If I Have a Hysterectomy, Will I Go Through Menopause?

Undergoing a hysterectomy—surgery to remove all or part of the uterus—can raise many concerns, including the possibility of menopause. While it’s true that some women do enter menopause right after a hysterectomy, this depends on whether or not the ovaries are also removed during the procedure—a decision that hinges on the purpose of the surgery and your overall health. Knowing what to expect in either case can prepare you for this change, whenever it comes, and the symptoms you may experience.

Understanding Hysterectomy

A hysterectomy refers to the surgical removal of a woman’s uterus. It may be performed for a number of reasons, both benign (for example, uterine fibroids) and cancerous (such as uterine cancer).

Depending on the reason behind why a hysterectomy is being done, a doctor may also remove the ovaries and fallopian tubes (the tubes that connect a woman’s ovaries to her uterus).

With the removal of the ovaries, a premenopausal woman will immediately go into menopause, called surgical or induced menopause. Since she no longer has ovaries to produce estrogen, she may experience classic symptoms of estrogen depletion like hot flashes and/or vaginal dryness.

In addition to these symptoms, there are also health conditions associated with the low-estrogen state of menopause, like osteoporosis (when your bones weaken and become prone to breaking). 

If you are premenopausal and your ovaries are not removed during a hysterectomy, your body will continue to produce estrogen. However, you will not have periods anymore, as there is no uterine lining to shed.

Surgical Menopause

There are a number of symptoms linked to both natural and surgical menopause; two of the most common ones include vaginal dryness and hot flashes.

Vaginal Dryness: With the loss of estrogen, the lining of a woman’s vagina becomes dry and itchy—a phenomenon called vaginal atrophy. This vaginal dryness, itching, and burning often make sex painful and, in turn, can lower a woman’s desire to have intercourse.

Hot Flashes: Estrogen deficiency throws off how a woman’s brain regulates body temperature, and this may lead to hot flashes. A hot flash is a sudden, intense feeling of heat or burning in the face, neck, and chest, often accompanied by redness. 

A night sweat refers to a hot flash that occurs during sleep. Night sweats can negatively impact a woman’s sleep cycle, which may lead to tiredness during the day.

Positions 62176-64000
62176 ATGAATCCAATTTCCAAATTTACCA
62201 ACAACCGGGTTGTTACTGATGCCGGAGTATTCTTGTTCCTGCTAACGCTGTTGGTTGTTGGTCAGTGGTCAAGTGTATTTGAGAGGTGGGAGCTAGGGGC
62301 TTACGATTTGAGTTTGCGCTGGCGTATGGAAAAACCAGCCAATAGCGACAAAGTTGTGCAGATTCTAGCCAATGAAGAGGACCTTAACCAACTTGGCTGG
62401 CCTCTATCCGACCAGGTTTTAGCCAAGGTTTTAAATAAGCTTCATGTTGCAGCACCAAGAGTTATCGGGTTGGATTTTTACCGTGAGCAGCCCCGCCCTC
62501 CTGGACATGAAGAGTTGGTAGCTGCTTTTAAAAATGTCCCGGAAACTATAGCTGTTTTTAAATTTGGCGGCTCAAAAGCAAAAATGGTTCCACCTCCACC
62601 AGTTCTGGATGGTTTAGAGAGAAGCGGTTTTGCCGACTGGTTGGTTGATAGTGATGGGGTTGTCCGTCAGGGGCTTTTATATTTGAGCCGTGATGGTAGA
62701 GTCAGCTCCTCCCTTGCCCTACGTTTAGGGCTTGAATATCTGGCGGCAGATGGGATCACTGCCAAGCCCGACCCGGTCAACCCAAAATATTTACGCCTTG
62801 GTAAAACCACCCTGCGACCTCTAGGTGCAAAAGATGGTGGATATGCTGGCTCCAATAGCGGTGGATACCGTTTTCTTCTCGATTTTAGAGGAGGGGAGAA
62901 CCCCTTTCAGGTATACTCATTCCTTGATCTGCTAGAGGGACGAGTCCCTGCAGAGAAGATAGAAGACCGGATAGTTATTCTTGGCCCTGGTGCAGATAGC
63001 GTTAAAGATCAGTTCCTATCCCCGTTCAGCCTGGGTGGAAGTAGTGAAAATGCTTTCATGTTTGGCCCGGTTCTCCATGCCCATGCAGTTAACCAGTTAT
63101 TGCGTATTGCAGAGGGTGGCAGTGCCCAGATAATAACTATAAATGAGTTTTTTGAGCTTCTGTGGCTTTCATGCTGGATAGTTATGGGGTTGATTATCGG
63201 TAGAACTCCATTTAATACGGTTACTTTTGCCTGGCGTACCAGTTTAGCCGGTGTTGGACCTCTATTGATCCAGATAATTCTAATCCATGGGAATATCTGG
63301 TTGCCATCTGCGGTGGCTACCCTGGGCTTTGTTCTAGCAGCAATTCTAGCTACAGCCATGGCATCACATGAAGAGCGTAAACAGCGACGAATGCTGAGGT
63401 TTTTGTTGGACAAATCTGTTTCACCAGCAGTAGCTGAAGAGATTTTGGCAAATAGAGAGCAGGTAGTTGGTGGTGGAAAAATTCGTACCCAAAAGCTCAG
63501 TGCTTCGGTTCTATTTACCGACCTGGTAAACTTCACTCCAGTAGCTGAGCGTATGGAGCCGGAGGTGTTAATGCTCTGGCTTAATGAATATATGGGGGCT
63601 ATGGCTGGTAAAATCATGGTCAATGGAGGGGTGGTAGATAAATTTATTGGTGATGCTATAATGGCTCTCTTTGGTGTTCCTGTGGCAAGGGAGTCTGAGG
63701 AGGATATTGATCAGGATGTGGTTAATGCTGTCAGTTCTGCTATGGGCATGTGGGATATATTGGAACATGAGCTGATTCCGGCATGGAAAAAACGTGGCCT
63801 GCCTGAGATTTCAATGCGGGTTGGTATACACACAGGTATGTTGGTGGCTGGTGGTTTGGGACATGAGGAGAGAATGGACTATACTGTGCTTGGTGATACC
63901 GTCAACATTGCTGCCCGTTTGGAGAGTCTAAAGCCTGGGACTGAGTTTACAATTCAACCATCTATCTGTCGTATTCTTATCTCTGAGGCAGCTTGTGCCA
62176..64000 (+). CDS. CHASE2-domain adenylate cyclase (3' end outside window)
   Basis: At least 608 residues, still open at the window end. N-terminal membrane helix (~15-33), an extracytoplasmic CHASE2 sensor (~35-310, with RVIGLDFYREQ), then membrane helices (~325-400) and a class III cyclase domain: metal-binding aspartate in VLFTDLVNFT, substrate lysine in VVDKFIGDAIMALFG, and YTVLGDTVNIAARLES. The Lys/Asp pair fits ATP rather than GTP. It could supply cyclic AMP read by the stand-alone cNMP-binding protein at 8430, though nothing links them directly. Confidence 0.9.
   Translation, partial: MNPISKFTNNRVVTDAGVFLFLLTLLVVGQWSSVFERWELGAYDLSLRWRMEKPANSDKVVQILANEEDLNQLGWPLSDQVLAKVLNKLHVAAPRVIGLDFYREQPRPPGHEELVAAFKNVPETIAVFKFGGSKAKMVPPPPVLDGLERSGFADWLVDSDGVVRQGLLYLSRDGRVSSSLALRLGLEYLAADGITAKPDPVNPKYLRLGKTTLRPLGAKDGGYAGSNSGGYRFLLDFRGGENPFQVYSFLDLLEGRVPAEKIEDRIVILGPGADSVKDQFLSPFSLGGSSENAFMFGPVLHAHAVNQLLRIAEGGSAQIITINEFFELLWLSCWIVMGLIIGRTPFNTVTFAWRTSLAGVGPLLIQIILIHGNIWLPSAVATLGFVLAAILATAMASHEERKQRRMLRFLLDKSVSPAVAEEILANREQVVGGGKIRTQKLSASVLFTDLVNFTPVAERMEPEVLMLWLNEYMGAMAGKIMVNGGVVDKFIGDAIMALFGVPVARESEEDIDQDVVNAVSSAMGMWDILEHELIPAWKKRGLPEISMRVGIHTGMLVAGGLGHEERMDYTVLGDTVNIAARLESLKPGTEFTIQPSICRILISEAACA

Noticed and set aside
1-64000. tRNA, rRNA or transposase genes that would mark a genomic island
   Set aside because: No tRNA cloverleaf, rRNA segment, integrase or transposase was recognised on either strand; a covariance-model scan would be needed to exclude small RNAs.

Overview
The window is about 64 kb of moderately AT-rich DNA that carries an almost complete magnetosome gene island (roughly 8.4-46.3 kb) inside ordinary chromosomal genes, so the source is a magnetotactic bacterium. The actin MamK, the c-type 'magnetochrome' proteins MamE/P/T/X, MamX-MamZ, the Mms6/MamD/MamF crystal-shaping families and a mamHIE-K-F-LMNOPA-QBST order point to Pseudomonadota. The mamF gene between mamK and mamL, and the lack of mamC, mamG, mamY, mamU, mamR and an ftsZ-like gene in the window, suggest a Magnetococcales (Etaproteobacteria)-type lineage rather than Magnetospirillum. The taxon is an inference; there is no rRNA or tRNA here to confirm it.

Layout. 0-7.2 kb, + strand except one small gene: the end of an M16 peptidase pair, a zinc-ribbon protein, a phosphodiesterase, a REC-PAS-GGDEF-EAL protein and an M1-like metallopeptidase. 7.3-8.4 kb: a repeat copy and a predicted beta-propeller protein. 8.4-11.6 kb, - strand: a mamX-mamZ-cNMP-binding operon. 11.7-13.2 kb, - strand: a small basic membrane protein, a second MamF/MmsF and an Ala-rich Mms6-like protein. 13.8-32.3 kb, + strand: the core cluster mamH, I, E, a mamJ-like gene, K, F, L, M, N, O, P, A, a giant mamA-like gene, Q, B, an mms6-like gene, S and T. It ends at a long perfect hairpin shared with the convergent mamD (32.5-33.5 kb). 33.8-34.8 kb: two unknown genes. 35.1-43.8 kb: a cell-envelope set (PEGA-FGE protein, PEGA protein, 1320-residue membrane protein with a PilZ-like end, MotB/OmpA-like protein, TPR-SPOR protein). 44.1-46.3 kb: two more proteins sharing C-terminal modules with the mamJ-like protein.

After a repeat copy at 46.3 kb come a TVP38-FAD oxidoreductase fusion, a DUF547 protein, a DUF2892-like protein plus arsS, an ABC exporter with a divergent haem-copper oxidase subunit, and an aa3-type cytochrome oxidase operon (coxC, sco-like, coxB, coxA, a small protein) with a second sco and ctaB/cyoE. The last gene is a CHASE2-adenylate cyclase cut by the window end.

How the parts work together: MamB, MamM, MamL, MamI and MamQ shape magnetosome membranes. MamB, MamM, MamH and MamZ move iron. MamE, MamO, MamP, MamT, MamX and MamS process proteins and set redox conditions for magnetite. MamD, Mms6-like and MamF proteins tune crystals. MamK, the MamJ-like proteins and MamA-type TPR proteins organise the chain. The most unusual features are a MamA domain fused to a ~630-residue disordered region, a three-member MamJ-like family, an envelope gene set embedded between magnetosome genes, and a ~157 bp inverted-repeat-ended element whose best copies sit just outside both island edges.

Other Symptoms of Surgical Menopause: There are a number of other symptoms of surgical menopause, although some of them are believed to also be caused by increasing age. 

These symptoms include:

  • Mood changes, like depression and anxiety
  • Weight gain, especially around the waist
  • Dry skin and hair loss
  • Increased urinary problems, especially urinary tract infections and urinary incontinence (loss of urine without any control)

It’s important to note that for women who have undergone surgical removal of their ovaries, menopausal symptoms tend to be more intense than for a woman who experiences menopause naturally. Of course, this is not a hard-and-fast rule; menopausal symptoms vary widely and in degree from woman to woman.

Even so, this greater intensity of menopausal symptoms is attributed to the abrupt removal of the ovaries, which are a woman’s primary source of estrogen. In natural menopause, the ovaries gradually lose their ability to produce estrogen, so the body can (usually) adjust more easily.

Hysterectomy With Ovaries Left Intact

Women who have their ovaries intact, but without their uterus, won’t get their period anymore. You may, however, still experience premenstrual syndrome (PMS) or premenstrual dysphoric disorder (PMDD) because the hormones made by the ovaries will cause your body to continue to “cycle” monthly.

Occasionally, women whose ovaries were not removed during a hysterectomyexperience hot flashes and other menopausal symptoms. This is mostly due to the disturbance of the blood supply to the ovaries during surgery.

In addition, some women may undergo menopause a few years sooner than they normally would if they never underwent a hysterectomy (the average onset age for menopause is 51).